In this excerpt from Our Man on Earth, which tells the story of Merlin’s conception by a demon and the virtuous mother whose strength won him to the side of good, the infant Merlin discovers his ability to shapeshift.
The mother, Meylinde, is being kept in a tower, because in that day having an illegitimate child meant the punishment of being burned at the stake. An advisor convinces the judge to let her stay in the tower with two midwives, since the child doesn’t deserve to die for his mother’s supposed crime. That’s where we pick up this story.
One fine mid-afternoon just at the beginning of summer, with the sun creating a straight shaft of brilliant light streaming in to the center of the floor, and a blessed cool breeze giving the room a bit of light and air, Meylinde was sitting at her plain desk, studying her scripture. Rossa and Farah had seen that she was provided for and then begged off for the fine afternoon, expected to return in the early evening to help Meylinde assist in putting the child to bed. This situation suited Meylinde fine, and she was enjoying the peace and quiet left by the sleeping infant as she relaxed and spent her time in contemplation.
She had looked over at the child before settling down, and found him sleeping blissfully in his cradle. She was happy to have these uninterrupted moments of quiet time, and gave thanks that the midwives would go spend long periods away—she would have to subtly encourage this—as she felt varying levels of discomfort having them always watching, knowing everything unusual that happened would be reported back to her minders, not to mention the gossip of the common people all around the town. She could tell from the comments of the midwives that her situation was of special interest among their friends and relations, and that whenever the midwives left her, they were peppered with questions about her, and especially the child. On their walks home from her tower, the midwives were accompanied by those asking if anything new and strange had happened, before the gossips then told the midwives their opinions about exactly what was going on.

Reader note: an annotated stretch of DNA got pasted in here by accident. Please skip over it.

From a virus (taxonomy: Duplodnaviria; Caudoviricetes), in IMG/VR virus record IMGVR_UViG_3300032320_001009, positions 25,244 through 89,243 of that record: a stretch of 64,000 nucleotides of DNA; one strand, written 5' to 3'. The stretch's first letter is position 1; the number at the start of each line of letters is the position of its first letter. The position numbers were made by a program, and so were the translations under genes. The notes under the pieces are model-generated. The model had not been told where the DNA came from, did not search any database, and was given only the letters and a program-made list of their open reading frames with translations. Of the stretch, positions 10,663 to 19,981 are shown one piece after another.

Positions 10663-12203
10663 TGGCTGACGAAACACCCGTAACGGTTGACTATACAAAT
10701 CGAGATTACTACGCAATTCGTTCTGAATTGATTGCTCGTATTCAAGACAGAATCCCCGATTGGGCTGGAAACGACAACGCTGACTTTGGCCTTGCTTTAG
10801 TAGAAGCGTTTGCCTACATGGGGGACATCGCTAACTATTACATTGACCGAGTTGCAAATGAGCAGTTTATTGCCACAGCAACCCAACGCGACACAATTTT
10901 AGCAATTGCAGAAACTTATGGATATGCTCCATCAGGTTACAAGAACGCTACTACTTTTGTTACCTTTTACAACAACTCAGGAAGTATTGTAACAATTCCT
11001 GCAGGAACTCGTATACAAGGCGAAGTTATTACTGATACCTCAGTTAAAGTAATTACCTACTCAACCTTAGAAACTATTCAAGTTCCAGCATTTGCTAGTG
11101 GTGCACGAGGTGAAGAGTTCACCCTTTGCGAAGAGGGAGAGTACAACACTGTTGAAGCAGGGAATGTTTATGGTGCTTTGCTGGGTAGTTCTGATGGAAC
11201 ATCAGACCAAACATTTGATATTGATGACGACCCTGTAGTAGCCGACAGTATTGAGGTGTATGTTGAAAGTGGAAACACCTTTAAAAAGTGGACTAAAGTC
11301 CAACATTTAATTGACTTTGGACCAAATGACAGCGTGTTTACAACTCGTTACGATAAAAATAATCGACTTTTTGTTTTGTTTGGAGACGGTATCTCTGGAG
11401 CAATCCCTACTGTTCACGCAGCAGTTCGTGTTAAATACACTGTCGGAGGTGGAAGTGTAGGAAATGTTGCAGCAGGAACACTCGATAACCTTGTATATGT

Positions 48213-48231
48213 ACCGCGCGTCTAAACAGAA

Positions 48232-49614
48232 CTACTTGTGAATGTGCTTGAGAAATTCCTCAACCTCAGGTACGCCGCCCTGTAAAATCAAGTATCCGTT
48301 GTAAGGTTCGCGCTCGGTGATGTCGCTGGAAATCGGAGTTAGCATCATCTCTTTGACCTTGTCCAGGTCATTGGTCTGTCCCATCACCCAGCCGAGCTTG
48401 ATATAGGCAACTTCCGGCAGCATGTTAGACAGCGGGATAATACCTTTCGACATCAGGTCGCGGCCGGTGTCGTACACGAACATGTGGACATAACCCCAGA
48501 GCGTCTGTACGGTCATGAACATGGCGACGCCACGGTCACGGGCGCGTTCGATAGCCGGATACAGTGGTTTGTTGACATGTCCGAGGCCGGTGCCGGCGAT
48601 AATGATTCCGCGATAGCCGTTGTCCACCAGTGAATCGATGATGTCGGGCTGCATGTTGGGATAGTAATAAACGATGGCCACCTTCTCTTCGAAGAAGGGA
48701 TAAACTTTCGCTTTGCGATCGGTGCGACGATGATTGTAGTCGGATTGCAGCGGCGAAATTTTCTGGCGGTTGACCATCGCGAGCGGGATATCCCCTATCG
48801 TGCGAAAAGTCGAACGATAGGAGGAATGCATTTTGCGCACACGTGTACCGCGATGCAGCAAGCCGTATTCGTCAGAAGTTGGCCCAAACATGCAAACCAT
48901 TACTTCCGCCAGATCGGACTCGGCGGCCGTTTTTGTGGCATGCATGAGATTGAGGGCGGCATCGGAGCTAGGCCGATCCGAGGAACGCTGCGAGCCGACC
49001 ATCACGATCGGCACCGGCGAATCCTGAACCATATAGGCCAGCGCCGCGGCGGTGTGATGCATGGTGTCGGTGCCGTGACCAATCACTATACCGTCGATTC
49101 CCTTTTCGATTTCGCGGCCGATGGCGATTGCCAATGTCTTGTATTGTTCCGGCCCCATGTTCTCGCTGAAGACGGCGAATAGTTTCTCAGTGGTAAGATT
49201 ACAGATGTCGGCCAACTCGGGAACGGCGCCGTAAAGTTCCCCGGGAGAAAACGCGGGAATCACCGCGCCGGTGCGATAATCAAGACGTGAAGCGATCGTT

Meylinde was lost in her book when she became aware of an eerie silence pervading the room. She heard only the vague pounding sounds of the nearby blacksmith and children laughing from the world outside, and she felt a moment of concern for her baby pass over her. She turned. Unable to see inside of the crib, she stood up and walked over to make sure the child was still sleeping contentedly.
Instead, there was a small white owl in its place.
Meylinde stood for a moment’s stock still, her eyes blinking as she tried to register what she was seeing. The owl seemed to be looking directly at her, with its big wide round eyes, and it blinked at her a few times.
“Merlin?” she asked upon composing herself and, after ensuring he was not in the cradle, wildly turned about the room to see where he might be. The child was as yet unable to crawl and yet with him, anything could be expected.
Meylinde took an involuntary step back, eyes searching wildly to find the infant. He could not have gone far. Her hands were held in the air as she whirled all about, looking for the child. Just as she spied her shawl hanging over the edge of the bed, and thought that she might throw it over the owl while it was still sitting quietly in the cradle, she heard an infant’s giggle.
When she turned, Merlin was sitting back in his cradle, fingers in his mouth, giggling away. He laughed with irrepressible delight.
“Merlin!” Meylinde said while rushing to the side of the cradle. The child’s eyes followed her, giggling excitedly. When he saw her, clearly happy to see him but on the edge of her patience, hands hanging loose and slack with open mouth unable to form words, the infant clapped his hands and laughed in wicked delight.
“What am I going to do?” Meylinde asked herself and for moment turned away to place her hand on her forehead, shaking her head in disbelief. She asked herself again, “What am I going to do?” and turned back to the child.